The show concludes with Golynko discussing his role as an art critic and its effects upon his writing. He sees "poetry and critical-academic activity [as] two completely separate professional fields, two crafts which in principal cannot be mixed together." In the early 1990s, he saw "art criticism as the most necessary form of intellectual production," due to art's role as "an instrument, on one hand, of daring and future-oriented aesthetic search, and on the other hand, of immediate reaction on social catastrophes," however he notes the increasing influence of the market upon the art world today, likening it to "a glamorous variety show." Returning to the role of poetry, he ends by observing that "[q]uite possibly, the reformist task now standing before poetry and art is one and the same: to produce a community, elite and at the same time dialogically open, which could respond to the problematic of the loss of the concrete human individual in the context of globalized cultural processes."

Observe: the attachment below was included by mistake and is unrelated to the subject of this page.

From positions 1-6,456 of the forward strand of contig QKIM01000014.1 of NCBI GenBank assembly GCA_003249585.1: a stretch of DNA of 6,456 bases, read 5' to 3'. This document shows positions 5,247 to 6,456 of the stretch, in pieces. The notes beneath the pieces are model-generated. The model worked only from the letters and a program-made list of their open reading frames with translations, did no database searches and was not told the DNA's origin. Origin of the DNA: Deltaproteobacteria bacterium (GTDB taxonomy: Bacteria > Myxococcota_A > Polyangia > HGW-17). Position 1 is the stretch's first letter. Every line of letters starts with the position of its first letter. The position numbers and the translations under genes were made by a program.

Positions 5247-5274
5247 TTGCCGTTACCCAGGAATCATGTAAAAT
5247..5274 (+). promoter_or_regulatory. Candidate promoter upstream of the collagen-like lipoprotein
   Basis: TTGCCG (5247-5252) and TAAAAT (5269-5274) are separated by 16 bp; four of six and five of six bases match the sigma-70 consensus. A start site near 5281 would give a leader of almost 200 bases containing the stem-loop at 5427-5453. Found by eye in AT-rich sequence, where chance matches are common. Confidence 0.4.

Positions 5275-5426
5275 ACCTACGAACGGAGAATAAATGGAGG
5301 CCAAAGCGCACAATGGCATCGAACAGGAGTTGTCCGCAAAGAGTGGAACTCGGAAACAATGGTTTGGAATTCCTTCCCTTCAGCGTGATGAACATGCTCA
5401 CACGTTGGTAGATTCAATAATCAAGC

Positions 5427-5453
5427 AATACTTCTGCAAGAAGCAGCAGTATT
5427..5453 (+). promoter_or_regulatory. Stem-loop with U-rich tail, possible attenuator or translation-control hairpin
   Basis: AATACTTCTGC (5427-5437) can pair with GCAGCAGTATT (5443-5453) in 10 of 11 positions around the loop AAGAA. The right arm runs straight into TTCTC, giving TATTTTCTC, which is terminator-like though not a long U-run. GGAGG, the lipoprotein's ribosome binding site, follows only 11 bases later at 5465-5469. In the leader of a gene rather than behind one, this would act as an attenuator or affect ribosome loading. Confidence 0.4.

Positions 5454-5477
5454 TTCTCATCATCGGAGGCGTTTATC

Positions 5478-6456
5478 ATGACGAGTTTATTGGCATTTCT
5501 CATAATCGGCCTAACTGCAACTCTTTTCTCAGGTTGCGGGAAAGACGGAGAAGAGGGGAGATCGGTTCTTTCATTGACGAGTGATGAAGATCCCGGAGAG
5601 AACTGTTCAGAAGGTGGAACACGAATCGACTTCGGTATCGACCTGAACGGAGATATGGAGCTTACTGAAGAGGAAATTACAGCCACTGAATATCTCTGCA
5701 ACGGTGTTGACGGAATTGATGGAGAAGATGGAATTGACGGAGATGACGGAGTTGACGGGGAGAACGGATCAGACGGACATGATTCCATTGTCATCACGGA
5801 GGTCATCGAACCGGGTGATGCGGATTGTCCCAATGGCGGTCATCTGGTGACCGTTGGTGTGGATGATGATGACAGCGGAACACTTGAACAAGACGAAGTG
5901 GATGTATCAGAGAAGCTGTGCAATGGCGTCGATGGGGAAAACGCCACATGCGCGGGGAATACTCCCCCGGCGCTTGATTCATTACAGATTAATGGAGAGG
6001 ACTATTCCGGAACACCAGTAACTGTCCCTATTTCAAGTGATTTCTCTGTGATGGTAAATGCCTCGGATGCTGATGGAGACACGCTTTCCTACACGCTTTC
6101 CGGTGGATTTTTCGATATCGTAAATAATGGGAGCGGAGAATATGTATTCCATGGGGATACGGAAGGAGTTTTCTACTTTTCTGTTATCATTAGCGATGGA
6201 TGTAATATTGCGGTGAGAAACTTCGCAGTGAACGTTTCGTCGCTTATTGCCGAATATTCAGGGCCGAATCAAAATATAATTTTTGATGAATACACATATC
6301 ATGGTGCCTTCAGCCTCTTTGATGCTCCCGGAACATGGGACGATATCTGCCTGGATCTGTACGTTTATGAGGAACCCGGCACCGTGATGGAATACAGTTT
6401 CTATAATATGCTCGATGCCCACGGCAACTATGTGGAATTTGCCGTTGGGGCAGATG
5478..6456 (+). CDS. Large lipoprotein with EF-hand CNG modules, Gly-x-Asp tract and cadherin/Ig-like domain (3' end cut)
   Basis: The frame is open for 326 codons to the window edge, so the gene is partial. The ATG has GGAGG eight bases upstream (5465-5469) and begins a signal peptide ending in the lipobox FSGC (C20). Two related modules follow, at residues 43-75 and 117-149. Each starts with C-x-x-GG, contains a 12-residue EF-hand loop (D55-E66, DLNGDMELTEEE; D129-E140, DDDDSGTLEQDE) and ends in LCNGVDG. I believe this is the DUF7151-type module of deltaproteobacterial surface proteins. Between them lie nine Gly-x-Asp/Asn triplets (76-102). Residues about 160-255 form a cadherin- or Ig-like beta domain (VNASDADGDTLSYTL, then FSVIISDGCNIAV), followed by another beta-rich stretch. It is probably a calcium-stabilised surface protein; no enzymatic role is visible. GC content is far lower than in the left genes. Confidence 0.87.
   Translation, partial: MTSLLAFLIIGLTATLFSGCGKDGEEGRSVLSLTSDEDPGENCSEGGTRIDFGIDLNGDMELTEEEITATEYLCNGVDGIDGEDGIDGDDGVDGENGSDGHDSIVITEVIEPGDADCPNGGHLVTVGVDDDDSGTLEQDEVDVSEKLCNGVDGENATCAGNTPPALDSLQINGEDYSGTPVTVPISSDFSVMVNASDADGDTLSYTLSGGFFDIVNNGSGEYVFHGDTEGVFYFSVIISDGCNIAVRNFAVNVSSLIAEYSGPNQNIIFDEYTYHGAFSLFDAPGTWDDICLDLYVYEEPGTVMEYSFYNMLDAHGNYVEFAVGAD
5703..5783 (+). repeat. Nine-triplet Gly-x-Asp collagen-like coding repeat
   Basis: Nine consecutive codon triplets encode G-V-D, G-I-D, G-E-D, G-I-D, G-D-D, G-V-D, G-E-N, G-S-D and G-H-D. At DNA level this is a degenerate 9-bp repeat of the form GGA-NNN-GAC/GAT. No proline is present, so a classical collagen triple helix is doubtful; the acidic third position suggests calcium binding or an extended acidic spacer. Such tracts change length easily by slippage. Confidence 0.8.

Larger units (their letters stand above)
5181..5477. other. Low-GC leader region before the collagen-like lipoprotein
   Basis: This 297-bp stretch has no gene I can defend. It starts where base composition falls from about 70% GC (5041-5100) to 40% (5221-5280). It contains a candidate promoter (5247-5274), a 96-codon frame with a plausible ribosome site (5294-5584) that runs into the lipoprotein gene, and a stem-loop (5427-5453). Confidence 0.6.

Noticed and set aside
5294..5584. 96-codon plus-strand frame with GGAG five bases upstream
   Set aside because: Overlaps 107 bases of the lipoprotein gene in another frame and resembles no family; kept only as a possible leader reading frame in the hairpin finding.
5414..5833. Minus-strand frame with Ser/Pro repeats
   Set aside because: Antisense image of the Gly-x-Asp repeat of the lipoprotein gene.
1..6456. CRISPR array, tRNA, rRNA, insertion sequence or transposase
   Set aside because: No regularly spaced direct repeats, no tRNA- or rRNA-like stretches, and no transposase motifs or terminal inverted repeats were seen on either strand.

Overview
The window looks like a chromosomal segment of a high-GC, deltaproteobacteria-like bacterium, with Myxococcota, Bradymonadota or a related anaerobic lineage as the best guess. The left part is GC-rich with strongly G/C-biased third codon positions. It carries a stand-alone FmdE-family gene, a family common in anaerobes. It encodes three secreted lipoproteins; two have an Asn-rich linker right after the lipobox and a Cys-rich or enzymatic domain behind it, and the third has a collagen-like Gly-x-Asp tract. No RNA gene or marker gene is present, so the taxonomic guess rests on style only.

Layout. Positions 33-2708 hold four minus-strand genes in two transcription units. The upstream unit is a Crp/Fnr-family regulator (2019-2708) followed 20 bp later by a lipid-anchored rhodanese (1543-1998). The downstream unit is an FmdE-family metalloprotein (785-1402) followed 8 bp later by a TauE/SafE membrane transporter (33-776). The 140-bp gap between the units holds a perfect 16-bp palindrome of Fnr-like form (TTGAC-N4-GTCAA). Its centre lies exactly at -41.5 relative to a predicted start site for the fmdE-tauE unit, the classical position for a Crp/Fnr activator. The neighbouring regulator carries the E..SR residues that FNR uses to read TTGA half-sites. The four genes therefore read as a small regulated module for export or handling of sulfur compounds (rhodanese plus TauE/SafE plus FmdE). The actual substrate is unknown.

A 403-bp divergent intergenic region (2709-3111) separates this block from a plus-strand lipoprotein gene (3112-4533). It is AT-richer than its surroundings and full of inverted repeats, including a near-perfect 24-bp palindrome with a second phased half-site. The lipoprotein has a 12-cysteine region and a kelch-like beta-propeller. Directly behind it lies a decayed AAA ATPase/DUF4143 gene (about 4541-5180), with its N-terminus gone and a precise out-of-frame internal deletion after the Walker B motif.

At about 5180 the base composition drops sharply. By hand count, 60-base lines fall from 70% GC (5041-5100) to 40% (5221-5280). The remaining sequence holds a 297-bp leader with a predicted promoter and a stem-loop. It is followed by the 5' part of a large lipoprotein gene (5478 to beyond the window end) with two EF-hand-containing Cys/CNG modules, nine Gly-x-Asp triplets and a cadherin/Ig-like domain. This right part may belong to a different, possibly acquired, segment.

On Golynko's PennSound author page, you can also hear a reading (the date and location of which are unknown) featuring the poems "Springs of Joy," "Unfounded offences / some peculiarities / tense expectations" and "Elementary Things." To learn more about Writers Without Borders and listen to recordings of previous events, visit our Writers Without Borders series page, and finally, don't forget to check out our Close Listening home page for dozens of programs from the past five years.


A New PennSound Podcast for Thanksgiving

Posted 11/25/2009 (link)